Fall is my favorite season, and I think it’s my pets’ favorite, too. They all seem to perk up as the evenings get cooler and the days seem to gently warn of the colder days to come. I love walking the dogs as the leaves are turning along the river near our home, watching my little pack as they lift their noses to track the changes in the air.
But even as I’m enjoying the crispness and beauty of fall, I’m aware that it means winter is around the corner, and with it, the seasonal challenges for our pets.
As the days get shorter in the fall, dog walkers may be out in lower light than they were a few weeks earlier, making them less visible to vehicles. The danger is higher if your dog is a dark color, you wear dark clothes or you walk on a road without sidewalks. Take a page from the bicyclist’s book: Being seen is being safe. Check out reflective vests (for you and your dog), reflective leashes and collars, or other safety gear.
The change in weather is more critical to outdoor pets. While I am not keen on the concept of outdoor pets — these pets are often lonely and bored, and are often neighborhood nuisances as well — I realize that people make their own decisions for many different reasons, and most do the best they can.
If you have outdoor pets whom you cannot bring inside, the time to review your pet’s shelter is now.
Animals must be able to get out of the elements. A pet must have a well-insulated structure just large enough so that he can curl up inside to maintain body heat. The structure should also have a wind-block to protect it from wintry blasts. In the coldest parts of the country, it should also have some sort of outdoor-rated pet heating pad or other device. And be sure that there’s always a supply of fresh, unfrozen water by using a heated bowl.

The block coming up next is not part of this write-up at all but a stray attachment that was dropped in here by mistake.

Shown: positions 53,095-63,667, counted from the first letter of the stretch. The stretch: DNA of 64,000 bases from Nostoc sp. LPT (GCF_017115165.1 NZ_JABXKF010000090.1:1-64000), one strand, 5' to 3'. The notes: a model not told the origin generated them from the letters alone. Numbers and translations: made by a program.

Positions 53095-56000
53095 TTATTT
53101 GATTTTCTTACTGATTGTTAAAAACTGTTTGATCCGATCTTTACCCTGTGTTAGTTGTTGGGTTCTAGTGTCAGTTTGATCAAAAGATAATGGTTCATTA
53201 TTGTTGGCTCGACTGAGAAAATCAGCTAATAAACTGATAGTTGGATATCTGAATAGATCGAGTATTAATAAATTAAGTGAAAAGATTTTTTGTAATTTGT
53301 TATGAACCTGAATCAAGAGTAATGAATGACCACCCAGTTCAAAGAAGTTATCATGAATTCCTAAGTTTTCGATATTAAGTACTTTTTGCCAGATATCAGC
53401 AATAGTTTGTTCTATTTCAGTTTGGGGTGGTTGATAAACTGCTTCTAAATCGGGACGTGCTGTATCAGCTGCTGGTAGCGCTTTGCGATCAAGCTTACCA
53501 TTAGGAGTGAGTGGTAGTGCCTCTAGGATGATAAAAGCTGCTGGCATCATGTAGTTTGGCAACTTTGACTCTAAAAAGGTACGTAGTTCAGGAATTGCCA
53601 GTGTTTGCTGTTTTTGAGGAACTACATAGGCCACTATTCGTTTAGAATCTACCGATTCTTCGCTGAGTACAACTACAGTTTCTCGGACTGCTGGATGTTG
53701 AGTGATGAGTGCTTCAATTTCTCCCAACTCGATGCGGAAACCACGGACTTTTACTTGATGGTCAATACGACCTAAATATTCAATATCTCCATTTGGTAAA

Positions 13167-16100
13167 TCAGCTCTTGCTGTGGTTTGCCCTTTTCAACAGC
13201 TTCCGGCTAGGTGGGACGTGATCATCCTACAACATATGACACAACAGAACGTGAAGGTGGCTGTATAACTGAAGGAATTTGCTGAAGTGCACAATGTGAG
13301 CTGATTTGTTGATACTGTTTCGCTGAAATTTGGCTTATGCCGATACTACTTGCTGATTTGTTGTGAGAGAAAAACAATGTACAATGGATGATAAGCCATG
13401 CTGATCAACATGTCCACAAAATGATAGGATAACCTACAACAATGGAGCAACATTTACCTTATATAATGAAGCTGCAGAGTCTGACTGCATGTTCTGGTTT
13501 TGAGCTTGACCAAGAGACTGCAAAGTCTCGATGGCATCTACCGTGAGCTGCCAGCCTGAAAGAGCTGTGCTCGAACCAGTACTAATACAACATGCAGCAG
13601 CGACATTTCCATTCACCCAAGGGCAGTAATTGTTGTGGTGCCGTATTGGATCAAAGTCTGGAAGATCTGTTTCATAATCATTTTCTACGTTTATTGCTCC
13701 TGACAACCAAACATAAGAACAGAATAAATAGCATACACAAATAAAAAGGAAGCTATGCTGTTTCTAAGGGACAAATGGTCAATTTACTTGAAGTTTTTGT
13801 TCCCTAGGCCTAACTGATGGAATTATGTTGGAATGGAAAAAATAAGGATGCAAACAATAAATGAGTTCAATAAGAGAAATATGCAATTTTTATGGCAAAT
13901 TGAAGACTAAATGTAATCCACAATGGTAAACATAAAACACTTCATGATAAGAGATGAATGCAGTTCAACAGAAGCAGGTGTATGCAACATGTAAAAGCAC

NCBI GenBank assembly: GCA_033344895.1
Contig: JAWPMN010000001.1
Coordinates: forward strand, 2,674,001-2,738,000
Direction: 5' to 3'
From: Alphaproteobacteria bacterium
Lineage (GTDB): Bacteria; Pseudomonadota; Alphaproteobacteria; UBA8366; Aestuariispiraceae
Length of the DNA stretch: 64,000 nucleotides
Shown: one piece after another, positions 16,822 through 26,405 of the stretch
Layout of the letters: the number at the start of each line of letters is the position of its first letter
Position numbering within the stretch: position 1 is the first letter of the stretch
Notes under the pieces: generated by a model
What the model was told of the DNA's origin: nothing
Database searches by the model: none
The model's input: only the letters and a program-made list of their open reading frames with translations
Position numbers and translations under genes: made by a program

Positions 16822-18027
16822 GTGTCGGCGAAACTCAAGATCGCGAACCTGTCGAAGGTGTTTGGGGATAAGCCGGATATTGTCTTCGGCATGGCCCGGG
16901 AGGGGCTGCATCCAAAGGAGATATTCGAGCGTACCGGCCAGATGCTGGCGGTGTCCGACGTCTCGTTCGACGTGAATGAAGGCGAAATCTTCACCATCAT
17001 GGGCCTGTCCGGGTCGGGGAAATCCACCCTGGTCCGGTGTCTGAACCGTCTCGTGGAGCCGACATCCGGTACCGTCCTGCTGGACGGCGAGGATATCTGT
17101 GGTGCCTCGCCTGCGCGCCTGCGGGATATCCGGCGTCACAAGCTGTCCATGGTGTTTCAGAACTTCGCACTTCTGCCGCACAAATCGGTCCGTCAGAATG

Final cold weather caution for outdoor animals: Remember to thump on your car’s hood on cold mornings. Your neighbor’s cat may be nestled against the engine for warmth, and thumping your car’s hood will get the animal to skedaddle to safety.
Indoor pets don’t face the challenges outdoor pets do, but winter can be uncomfortable for them as well. For pets with arthritis, cold weather can be more painful, so ask your veterinarian about supplements or prescription medications that may help your pet feel better. A soft, heated bed may be much appreciated, too, especially by older pets. And remember that one of the best things you can do for a pet with joint problems is to keep the extra weight off: A pet who’s more sedentary in winter needs to eat less.
Every year, I get questions about sweaters for pets: Are they helpful or just plain silly? Some animals really can use the extra insulation of a well-fitted sweater: older pets and dogs who are tiny (such as Chihuahuas), or are shorthaired and naturally lean (such as greyhounds or whippets). Overcoats can save you time drying your dog if you walk in inclement weather, especially if your pets are longhaired. And don’t forget to wipe your pets’ feet, legs and bellies after they’ve been outside to keep them from ingesting any de-icing solutions.
Because heating systems can dry out the air, you and your pets may be more comfortable if you introduce some humidity. Birds, especially those species originating in tropical climates, will enjoy extra opportunities for bathing or being misted.
Cold-weather pet care is a matter of compassion and common sense. Use both in equal measure, and your pet will get through the worst of the season in fine shape.
Tags: #cat bed